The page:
There are now 163 days remaining until the next Orioles game. For tonight, at least, there is the possibility of entertainment in the form of Game 3 of the NLCS between the Brewers and Dodgers in Los Angeles, which has a decent chance of being about as entertaining as any National League game is capable of being.
A smaller (we hope) but still unknown number of days remain until the Orioles hire a new boss to be in charge of baseball operations. This person could get the title of president of baseball operations, or not, and will then hire more people, and if the Orioles have told the truth, have final authority on everything that happens underneath them.
Perhaps today will be the day! Probably not, but you never know. It does seem that the Orioles have been quietly carrying out interviews. One writer I saw on Twitter last week described them as going on “under the cone of silence,” which reminds me of watching Get Smart reruns in the basement of the house we used to live in. That’s where the best TV was, you know, and it was cooler in the summer.
It doesn’t really matter if they don’t hire the new person today or even this week. Time is running out before it starts being a cause for concern, though. If the O’s don’t have this thing figured out by the end of the World Series, which will be Halloween at the latest, that might be something it’s worth worrying about.
Around the blogO’sphere
If you’ve been diligently reading over the weekend, there are some repeats here. Shockingly, there’s not much completely fresh Orioles news to be found just now.
Orioles remaining quiet in their pursuit of three Cuban prospects (School of Roch)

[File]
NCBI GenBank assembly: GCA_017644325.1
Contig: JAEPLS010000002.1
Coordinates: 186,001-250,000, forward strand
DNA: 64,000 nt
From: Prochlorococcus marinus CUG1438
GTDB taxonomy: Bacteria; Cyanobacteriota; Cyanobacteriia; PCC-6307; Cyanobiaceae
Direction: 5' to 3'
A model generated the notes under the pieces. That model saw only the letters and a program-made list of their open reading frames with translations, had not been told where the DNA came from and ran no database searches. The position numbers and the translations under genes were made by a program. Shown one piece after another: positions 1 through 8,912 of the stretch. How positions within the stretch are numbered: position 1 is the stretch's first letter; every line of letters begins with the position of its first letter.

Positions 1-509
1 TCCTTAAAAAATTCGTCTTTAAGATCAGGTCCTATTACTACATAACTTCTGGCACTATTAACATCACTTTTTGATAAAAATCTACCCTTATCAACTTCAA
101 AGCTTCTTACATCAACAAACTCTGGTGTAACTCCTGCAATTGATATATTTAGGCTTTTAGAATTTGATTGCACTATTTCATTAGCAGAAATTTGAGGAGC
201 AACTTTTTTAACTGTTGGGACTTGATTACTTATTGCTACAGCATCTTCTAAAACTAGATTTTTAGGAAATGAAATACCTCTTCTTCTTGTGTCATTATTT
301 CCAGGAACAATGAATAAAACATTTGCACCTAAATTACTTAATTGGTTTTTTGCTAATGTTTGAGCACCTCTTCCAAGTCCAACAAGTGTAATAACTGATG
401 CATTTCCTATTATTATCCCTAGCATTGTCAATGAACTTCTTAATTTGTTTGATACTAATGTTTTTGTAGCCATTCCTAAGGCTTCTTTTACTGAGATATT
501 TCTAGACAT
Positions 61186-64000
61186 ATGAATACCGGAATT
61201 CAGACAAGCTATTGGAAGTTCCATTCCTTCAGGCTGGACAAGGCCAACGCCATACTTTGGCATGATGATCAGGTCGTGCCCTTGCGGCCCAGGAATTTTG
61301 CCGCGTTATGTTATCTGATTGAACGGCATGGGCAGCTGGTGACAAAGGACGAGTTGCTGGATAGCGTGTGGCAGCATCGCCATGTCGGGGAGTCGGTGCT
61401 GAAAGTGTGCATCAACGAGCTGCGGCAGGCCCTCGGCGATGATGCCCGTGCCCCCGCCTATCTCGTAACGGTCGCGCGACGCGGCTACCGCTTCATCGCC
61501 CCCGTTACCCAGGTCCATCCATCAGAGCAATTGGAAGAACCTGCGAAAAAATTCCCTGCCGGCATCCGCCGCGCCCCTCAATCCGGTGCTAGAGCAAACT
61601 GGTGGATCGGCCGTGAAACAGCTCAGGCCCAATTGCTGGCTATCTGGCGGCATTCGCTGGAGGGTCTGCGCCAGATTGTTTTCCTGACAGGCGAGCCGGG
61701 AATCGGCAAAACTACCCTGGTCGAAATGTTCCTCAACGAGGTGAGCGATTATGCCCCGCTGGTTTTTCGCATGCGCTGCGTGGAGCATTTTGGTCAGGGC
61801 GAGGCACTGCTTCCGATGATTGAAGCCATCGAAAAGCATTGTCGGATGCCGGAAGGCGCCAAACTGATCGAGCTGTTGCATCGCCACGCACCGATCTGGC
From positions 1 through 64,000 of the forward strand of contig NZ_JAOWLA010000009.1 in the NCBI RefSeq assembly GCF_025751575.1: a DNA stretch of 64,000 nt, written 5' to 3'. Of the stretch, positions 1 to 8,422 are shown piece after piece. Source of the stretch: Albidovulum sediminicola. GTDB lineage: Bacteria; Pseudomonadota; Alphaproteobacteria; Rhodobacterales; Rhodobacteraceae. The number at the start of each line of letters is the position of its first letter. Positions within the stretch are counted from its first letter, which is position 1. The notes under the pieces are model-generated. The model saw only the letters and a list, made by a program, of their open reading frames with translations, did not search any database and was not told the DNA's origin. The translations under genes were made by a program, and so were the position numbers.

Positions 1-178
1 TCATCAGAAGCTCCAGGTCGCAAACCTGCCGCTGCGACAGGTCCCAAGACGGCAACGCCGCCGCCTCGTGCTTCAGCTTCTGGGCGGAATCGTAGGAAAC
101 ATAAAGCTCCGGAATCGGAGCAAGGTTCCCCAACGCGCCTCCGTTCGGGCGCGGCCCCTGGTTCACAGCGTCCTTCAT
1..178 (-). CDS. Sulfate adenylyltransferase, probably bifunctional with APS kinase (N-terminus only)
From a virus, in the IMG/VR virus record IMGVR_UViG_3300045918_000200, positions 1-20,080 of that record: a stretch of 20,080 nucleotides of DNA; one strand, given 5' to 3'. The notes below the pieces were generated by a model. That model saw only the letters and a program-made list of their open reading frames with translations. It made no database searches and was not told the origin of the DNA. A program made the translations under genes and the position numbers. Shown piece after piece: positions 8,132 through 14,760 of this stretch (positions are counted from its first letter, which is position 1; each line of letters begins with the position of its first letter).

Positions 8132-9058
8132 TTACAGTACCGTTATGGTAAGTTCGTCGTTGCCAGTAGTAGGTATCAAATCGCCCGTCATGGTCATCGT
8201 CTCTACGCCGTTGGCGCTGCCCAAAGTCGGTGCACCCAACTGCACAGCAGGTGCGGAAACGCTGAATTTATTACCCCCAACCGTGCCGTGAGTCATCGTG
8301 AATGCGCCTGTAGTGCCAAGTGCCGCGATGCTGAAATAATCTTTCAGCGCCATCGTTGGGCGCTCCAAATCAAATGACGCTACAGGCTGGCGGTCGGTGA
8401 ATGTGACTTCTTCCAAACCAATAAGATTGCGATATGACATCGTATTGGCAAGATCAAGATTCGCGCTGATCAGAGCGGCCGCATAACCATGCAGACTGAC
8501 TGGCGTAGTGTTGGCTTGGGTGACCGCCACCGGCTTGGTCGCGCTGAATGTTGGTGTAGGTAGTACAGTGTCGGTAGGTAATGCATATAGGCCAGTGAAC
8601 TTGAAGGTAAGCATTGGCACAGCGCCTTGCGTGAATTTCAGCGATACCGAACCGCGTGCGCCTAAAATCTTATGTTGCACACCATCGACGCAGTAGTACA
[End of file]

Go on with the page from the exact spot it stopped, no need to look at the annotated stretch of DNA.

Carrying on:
To the surprise of absolutely no one.
Orioles’ payroll savings from July trades come into focus with 2019 arbitration projections (Baltimore Sun)
The Sun’s Jon Meoli sees a lot more salary dumping than anyone really wanted to acknowledge at the time in the July trades. If you’re underwhelmed by the total return, that could be why.
A look at organizational rankings and other notes (Steve Melewski)
...speaking of those July trades, despite making them, the Orioles fell from #17 to #20 in Baseball America’s farm system ranking, which seems like the kind of thing that should cost a GM his job if he hadn’t already lost it.
Manny Machado criticized for lack of hustle in NLCS Game 2 (USA Today)
When Manny didn’t run out a ball in the playoffs, you know Jim Palmer was going to notice and tweet about it.
A father’s pride, and a daughter’s love (Baltimore Baseball)
Don’t read this one if anyone is going to come up to wherever you are and ask you why your eyes look damp.
Birthdays and anniversaries
In 1970, the Orioles scored nine runs unanswered to beat the Reds in Game 5 of the World Series. This won the series for the Orioles, 4-1, with Brooks Robinson winning the World Series MVP Award.
The Orioles lost some postseason games in 1969, 1997, and 2014, also. But that’s not as fun.
One current Oriole has a birthday today: Happy 26th birthday to reliever Cody Carroll, who arrived in the Zach Britton.
There are also a few former Orioles with birthdays today. They are: 2004 six-gamer Chad Mottola, 1982-83 reserve Glenn Gulliver, and Hall of Famer pitcher Jim Palmer. An extra special happy birthday to Jim, who turns 73 years old today.
Is today your birthday? Happy birthday! Along with the baseball legend, your birthday buddies for today include: Roman poet Virgil (70 BC), 13th century conqueror Hulagu Khan (1218 AD), novelist P.G. Wodehouse (1881), novelist Italo Calvino (1923), TV’s Laverne of Laverne & Shirley (1943), chef Emeril Lagasse (1959), and The Wire’s McNulty, Dominic West (1969).
On this day in history...
In 1529, the Austrians broke the Siege of Vienna, bringing a halt to about a century worth of Ottoman Empire conquests in eastern and central Europe.
In 1582, the Roman Catholic countries began worldwide adoption of the Gregorian calendar. The calendar did not go in force in Great Britain and its colonies in the Americas until 1752.
In 1793, the Queen of France, Marie Antoinette, was tried and swiftly convicted of high treason, condemned to death by guillotine the following day.
In 1917, during World War I, the Dutch dancer Mata Hari was shot by firing squad at Vincennes, France, for spying for the Germans.
In 1951, the first episode of I Love Lucy aired on CBS.
And that’s the way it is in Birdland on October 15 - or at least, unless something happens later, which it probably won’t, although you never know. Have a safe Monday.